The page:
The technical capacity to evaluate pesticide dossiers by the CNHPCAT is insufficient- says Alice Siben Ndikontar, the FAO National Project Coordinator also participating in the training on the toolkit.

“The decisions on registration of pesticides in Cameroon are based on the registration dossier supplied by pesticide companies but the dossier does not contain enough information suited for assessing pesticides in Cameroon. While the data on how effective a pesticide is in killing a pest is from locally conducted trials, all data on the pesticide risks to human health and the environment are not based on local conditions of use. There is limited national capacity and ability to assess the pesticide risk on human health and the environment based on national data. It is also not possible at the moment to set maximum residue limits for pesticide in commodities based on the specific risk assessment for Cameroon, though it would be important to do so”.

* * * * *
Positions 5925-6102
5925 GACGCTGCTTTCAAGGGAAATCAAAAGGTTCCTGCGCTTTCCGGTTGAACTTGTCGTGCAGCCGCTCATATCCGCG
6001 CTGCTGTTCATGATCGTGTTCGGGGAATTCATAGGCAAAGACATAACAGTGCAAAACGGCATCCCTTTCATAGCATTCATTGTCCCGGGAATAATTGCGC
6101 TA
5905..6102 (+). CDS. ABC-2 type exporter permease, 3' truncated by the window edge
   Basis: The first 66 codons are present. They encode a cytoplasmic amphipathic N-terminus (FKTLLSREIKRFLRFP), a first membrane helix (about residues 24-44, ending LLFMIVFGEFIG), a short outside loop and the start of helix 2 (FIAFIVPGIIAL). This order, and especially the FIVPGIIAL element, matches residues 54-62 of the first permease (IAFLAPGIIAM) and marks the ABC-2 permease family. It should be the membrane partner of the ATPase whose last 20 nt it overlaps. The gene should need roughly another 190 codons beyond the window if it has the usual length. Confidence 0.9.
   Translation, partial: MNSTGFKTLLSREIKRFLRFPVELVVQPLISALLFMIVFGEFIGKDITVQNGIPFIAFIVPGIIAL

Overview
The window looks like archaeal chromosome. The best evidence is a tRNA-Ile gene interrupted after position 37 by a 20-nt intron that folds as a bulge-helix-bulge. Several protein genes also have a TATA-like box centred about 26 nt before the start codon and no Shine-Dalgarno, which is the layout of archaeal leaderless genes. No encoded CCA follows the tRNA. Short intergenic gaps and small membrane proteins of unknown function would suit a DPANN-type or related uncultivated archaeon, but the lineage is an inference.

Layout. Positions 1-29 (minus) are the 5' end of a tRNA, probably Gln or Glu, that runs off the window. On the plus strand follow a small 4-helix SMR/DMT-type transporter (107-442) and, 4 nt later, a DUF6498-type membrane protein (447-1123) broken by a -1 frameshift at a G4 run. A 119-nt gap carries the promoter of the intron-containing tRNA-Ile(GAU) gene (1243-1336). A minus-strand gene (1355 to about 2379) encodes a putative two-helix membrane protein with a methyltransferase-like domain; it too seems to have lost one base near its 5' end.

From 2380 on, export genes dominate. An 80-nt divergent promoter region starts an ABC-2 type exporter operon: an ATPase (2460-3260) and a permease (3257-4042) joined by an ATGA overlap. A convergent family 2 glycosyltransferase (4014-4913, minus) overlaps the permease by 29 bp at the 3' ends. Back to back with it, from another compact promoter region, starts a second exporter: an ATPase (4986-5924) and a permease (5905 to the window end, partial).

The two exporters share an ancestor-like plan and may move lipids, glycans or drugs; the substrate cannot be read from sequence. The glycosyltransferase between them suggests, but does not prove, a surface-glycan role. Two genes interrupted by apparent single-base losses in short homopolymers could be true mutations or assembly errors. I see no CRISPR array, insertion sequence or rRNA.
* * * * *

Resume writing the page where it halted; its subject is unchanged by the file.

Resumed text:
Prior to her assignment with FAO, Alice worked in the Ministry of Agriculture and Rural Development as Senior Plant Health Officer, participating in pesticide registration. As such she is aware of the gaps and needs to make pesticide registration stronger in Cameroon, the objective of the training.

“The FAO Pesticide Registration Toolkit makes it easier to evaluate the pesticide registration dossier while considering all elements to be taken into account to decide on registration, such as pesticide efficacy, human health and environmental risks, as well as having access to relevant information sources including registration status in other countries, scientific reviews and hazard classifications. The toolkit is web-based, intended for day to day use and feasible with limited resources.”